The above copper penny token measures 24.1 mm and weighs 4.95 grams. It was issued in 1669 in the name of Edward Shrawley who operated his business at the sign of the Crown in Creechurch Lance in the Aldgate Ward of the City of London. The design of the token may be formally described as follows;
Obverse: (rosette) EDWARD. SHRAWLEY . AT . YE . CROWN , around twisted wire inner circle, a crown within.
Reverse: (rosette) IN. CEEECHVRCH . LANE . 1669, around twisted wire inner circle, legend within three lines reads HIS / (rosette) I D (rosette) plus triad below comprising E |(rosette) S (rosette) | (rosette) I.
A similar design of half penny token is also recorded with the issue date of 1666.
Based on a review of surviving London parish registers plus the apprenticeship registers of the Worshipful Company of Vintners it appears highly likely that Edward Shrawley was born in 1644 and baptised on 3rd November of that same year in the church of St. Mary at Hill, Billingsgate . His parents were Thomas and Sarah Shrawley. Thomas Shrawley was a grocer and citizen of London.
At the age of fifteen Edward was bound apprentice by his father to Brian Appleby, a London Vintner. It is likely that Edward served a typical seven-year apprenticeship before gaining his freedom and becoming a Vintner in his own right at the age of twenty-two.
Edward obviously had ambitions and a new what he wanted from life. Within less than a year of striking out on his own he was married and within three years it appears he was the proprietor of the Crown (we must assume a tavern) in Chreechurch Lane in the Aldgate Ward of the city of London.
On 4th April 1666/7 the parish register of St. James Dukes Place show Edward marrying Josinah Minshull. The initial I/J in the triad of issuers’ initials on the above token’s reverse is obviously that of his wife’s christian name.
A year after their marriage Edward and Josinah had their first child, a son who was baptised Edward at the neighbouring church of St. Katherine Cree, located on the corner of Leadenhall Street and Creechurch Lane. This part of the city was spared from destruction during the Great Fire of London in early September of 1666 and property prices and associated rents in the area at this time must have been at premium levels.
In 1681 Edward and Josinah had a second son. He again was baptised as Edward at the parish church of St. Katherine Cree. In the parish register the baby’s farther is recorded as Captain Edward Shrawley. It is possible that Edward had become a member of the local city militia or “trained bands”. As will become apparent later this is a title that Edward appears proud to have used until at least the early 1683.
A copy of Edward Shrawley’s Last Will and Testimony exists in the collections of the Metropolitan Archives and Guildhall Library (London) and is dated 6th August 1690. The cover of the Will bears the note that it had passed probate by 5th February 1694/5. His Will confirms the name of his wife still as Josinah, and his profession as a London vintner. It also confirms the then existence of two surviving children, a son Edward and a daughter Martha.
As yet the current writer has found no references to a Crown Tavern in Creechurch Lane or any reference to Edward Shrawley in the city Hearth Tax returns of the 1660s. In the 18th century there is a recorded trade sign in Creechurch Lane of “Three Sugar Loaves and Crown” which may have been related to a nearby Crown Tavern? To the south-west of Creechurch Lane on the southern side of Leadenhall Street (see location 20 on the above plan) there was a “Crown Tavern” but again there is no reference to a Mr. Shrawley in that street in the Hearth Tax returns of the 1660s.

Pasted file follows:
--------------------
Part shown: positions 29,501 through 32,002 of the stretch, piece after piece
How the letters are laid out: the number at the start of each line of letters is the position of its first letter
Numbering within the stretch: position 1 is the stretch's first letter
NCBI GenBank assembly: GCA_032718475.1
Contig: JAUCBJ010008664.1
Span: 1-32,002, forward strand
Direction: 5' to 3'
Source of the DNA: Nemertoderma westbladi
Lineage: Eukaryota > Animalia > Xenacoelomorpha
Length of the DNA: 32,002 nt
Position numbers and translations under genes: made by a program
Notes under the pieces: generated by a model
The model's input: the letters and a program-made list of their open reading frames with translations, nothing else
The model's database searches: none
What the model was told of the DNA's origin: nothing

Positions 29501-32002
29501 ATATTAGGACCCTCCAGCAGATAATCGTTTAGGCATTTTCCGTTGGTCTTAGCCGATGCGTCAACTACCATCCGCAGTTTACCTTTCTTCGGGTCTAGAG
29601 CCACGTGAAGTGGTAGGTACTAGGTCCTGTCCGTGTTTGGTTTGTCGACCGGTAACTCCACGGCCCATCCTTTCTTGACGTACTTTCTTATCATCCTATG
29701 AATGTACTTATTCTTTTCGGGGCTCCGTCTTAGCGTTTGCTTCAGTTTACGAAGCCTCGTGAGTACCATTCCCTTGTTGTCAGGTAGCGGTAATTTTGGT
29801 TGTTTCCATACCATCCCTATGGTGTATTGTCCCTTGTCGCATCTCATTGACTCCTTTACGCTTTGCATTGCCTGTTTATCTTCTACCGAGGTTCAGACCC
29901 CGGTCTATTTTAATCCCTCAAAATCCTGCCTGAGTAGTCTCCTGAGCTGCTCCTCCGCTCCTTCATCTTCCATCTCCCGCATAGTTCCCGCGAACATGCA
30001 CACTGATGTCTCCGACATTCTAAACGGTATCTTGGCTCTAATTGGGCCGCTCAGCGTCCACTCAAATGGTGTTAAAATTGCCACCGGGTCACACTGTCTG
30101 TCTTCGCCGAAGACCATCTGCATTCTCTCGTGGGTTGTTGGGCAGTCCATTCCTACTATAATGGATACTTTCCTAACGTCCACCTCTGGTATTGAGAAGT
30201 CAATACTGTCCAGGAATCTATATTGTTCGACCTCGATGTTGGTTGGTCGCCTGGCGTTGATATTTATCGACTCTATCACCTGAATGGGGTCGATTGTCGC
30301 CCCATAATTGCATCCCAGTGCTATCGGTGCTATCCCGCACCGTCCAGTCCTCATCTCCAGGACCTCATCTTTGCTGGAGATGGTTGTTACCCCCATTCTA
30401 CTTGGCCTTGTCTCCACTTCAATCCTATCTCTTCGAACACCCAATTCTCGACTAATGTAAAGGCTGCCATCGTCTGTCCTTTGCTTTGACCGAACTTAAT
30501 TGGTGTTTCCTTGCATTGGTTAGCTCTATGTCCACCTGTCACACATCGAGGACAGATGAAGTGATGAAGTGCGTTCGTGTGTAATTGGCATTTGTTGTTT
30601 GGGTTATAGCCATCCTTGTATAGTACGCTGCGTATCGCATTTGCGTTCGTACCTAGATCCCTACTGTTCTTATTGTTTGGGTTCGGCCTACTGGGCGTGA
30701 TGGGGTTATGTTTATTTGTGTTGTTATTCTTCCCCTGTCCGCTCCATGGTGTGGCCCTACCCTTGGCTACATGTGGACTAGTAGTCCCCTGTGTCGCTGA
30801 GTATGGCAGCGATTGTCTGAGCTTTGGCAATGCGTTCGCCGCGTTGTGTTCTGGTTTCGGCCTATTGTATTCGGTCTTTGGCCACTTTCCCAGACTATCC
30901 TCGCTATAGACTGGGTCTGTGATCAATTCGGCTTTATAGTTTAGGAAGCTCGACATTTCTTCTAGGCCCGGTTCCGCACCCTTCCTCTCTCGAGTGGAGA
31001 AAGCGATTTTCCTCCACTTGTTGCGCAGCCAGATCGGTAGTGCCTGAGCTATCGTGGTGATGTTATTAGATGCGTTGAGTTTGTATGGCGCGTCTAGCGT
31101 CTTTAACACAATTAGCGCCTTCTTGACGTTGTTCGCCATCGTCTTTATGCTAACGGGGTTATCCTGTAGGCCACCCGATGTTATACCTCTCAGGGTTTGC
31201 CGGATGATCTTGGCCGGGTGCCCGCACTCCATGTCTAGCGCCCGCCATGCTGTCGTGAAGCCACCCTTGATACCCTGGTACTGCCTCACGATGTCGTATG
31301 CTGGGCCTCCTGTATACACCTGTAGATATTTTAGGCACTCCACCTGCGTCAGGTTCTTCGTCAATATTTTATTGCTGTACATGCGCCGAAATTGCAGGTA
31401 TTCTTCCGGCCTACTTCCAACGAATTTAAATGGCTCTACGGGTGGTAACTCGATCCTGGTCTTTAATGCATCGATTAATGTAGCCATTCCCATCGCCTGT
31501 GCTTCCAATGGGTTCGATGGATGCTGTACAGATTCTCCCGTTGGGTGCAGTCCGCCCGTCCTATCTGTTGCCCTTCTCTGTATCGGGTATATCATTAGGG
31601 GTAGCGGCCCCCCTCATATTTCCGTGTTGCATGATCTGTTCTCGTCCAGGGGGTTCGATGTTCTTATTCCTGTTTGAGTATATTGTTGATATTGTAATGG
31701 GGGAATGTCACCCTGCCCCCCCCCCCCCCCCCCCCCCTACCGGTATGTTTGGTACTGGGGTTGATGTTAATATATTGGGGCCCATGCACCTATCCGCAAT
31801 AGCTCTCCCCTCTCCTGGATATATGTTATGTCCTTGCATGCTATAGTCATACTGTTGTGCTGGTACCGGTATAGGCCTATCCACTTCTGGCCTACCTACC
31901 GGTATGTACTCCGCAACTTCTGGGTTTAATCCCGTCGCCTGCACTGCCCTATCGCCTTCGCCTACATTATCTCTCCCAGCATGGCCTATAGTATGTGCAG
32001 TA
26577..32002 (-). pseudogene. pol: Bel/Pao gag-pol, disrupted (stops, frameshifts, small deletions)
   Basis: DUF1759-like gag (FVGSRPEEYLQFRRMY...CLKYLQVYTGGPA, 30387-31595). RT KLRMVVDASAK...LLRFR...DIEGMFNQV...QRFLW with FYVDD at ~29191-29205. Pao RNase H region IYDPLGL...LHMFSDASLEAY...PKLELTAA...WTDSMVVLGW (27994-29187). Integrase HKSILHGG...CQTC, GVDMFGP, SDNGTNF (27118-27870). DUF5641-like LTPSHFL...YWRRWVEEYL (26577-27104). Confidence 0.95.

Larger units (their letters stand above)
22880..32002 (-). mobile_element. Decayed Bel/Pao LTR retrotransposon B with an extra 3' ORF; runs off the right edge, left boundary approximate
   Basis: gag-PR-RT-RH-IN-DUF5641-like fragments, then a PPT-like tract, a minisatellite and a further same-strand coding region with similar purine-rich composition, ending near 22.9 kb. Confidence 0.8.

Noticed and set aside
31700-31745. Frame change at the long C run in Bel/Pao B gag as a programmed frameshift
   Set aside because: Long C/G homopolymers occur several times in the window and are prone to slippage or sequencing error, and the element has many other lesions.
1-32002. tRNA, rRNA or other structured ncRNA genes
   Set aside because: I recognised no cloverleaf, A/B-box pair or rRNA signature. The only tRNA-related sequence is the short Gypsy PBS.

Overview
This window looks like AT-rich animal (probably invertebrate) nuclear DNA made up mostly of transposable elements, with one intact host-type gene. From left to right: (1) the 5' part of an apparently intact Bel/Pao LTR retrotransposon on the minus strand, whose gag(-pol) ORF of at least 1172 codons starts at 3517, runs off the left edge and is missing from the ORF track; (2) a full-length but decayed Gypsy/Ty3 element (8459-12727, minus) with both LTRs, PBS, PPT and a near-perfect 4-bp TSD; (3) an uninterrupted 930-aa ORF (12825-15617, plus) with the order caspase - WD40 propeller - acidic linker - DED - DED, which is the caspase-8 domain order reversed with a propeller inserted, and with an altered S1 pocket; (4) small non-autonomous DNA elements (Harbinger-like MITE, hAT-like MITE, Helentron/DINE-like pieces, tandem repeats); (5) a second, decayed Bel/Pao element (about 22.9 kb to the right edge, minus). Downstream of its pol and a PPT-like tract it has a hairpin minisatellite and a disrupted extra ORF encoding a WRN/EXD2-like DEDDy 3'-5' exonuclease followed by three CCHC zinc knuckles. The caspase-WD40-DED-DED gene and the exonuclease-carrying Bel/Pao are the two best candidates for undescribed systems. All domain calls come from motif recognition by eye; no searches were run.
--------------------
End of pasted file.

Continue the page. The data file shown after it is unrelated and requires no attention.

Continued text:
Over the course of his career Edward took on apprentices of his own. At least two indentures exist prepared under the seal of The Worshipful Company of Vintners and dated 1672 and 1674 contracting two separate boys to the terms of seven and eight years respectively as apprentices to Edward Shrawley.
A vintner by the name Edward Shrawley was buried in St. Saviours parish church in Southwark on 2nd November 1694. Given the deceased stated profession in the burial register plus the close proximity of his burial date compared to the probate date on the Will of Edward Shrawley the token issuer, we must assume they are one and the same person and that Edward died a day short of his fiftieth birthday.
According to the apprenticeship records of the Worshipful Company of Vintners, Edward Shrawley’s surviving son, Edward, followed in his farther’s footsteps. Two years after his father’s death young Edward was bound as an apprentice to Thomas Harris, a London vintner.
It is not clear what became of Josinah after Edward’s death. However, listings exist of a widow Shrawley living in the district of Cripplegate Within in 1703 and 1704 and a further record of the burial of a Mrs. Josina Shrawley at All Saints Church, Edmonton. It is almost certain that the latter was Edward’s widow as there is a least one other know link between the Shrawley family and this area of Middlesex. In the churchyard of what was once Weld Chapel, a former chapel of ease to the church of All Saints, Edmonton and now the site of Christ Church, Southgate, can be found the grave marker illustrated below. It records the death of Rebecca Shrawley, the daughter of Captain Edward Shrawley, who died on the 9th September 1683, at the age of 4 months and 6 days. It appears that the Shrawley family has strong connections with the Edmonton area and may even have had a second home there. It was not uncommon in the 17th century for wealthier trades and business men to have a second home in rural Middlesex within easy communication with the city.